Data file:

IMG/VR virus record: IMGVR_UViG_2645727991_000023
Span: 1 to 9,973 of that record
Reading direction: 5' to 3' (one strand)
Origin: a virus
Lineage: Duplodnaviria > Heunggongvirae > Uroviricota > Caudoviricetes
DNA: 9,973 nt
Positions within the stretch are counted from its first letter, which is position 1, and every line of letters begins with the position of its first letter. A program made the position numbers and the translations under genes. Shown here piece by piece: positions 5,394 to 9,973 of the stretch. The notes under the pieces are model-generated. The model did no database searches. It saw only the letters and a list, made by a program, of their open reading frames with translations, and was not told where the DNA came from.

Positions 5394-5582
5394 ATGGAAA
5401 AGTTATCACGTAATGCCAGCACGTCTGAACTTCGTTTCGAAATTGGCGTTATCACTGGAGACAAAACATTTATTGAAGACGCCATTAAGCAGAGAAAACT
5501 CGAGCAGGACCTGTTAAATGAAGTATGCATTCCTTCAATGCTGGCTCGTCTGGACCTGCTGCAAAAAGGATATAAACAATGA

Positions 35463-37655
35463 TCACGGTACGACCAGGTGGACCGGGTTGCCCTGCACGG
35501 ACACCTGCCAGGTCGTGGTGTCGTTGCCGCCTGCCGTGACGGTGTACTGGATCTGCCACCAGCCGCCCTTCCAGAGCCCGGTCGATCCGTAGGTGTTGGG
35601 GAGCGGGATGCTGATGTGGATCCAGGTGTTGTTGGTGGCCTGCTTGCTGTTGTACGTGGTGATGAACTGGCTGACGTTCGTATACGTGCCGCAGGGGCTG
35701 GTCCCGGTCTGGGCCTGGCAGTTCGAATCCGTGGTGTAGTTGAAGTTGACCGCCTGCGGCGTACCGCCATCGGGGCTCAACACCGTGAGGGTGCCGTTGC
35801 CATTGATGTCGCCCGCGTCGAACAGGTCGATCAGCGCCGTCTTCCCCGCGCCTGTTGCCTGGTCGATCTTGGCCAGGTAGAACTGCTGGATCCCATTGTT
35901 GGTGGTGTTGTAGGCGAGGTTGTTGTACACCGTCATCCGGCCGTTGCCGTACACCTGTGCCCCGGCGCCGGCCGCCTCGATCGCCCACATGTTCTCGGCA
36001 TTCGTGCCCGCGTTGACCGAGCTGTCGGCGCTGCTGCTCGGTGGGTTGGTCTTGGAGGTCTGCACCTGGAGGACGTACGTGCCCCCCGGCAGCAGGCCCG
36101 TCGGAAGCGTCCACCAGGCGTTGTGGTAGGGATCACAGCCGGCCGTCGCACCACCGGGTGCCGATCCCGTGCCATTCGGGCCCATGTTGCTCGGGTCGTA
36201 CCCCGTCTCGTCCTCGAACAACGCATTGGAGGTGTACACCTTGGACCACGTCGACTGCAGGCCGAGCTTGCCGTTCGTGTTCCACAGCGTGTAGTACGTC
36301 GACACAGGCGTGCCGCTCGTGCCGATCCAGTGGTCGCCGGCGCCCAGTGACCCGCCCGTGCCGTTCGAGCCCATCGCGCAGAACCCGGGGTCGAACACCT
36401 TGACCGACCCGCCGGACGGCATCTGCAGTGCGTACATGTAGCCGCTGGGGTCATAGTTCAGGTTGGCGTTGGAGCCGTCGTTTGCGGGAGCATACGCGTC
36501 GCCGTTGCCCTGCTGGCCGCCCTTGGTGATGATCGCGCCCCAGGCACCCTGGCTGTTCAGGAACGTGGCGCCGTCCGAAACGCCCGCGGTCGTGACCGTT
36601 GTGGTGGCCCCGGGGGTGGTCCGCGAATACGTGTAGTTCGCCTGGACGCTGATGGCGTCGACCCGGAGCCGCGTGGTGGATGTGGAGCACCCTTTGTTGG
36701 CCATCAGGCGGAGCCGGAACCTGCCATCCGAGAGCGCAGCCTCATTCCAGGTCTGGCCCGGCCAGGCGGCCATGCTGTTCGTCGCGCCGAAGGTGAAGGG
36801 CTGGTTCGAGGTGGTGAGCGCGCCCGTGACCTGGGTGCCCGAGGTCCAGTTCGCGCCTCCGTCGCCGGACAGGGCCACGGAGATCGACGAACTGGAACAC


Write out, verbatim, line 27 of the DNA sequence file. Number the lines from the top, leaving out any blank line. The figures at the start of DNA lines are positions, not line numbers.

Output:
36801 CTGGTTCGAGGTGGTGAGCGCGCCCGTGACCTGGGTGCCCGAGGTCCAGTTCGCGCCTCCGTCGCCGGACAGGGCCACGGAGATCGACGAACTGGAACAC